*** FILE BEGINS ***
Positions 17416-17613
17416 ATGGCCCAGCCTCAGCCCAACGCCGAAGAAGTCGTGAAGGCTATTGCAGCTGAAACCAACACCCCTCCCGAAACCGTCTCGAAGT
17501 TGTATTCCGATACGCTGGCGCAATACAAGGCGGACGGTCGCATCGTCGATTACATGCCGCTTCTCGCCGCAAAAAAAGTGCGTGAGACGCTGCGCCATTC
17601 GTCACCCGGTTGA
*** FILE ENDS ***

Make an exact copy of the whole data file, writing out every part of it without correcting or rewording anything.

Positions 17416-17613
17416 ATGGCCCAGCCTCAGCCCAACGCCGAAGAAGTCGTGAAGGCTATTGCAGCTGAAACCAACACCCCTCCCGAAACCGTCTCGAAGT
17501 TGTATTCCGATACGCTGGCGCAATACAAGGCGGACGGTCGCATCGTCGATTACATGCCGCTTCTCGCCGCAAAAAAAGTGCGTGAGACGCTGCGCCATTC
17601 GTCACCCGGTTGA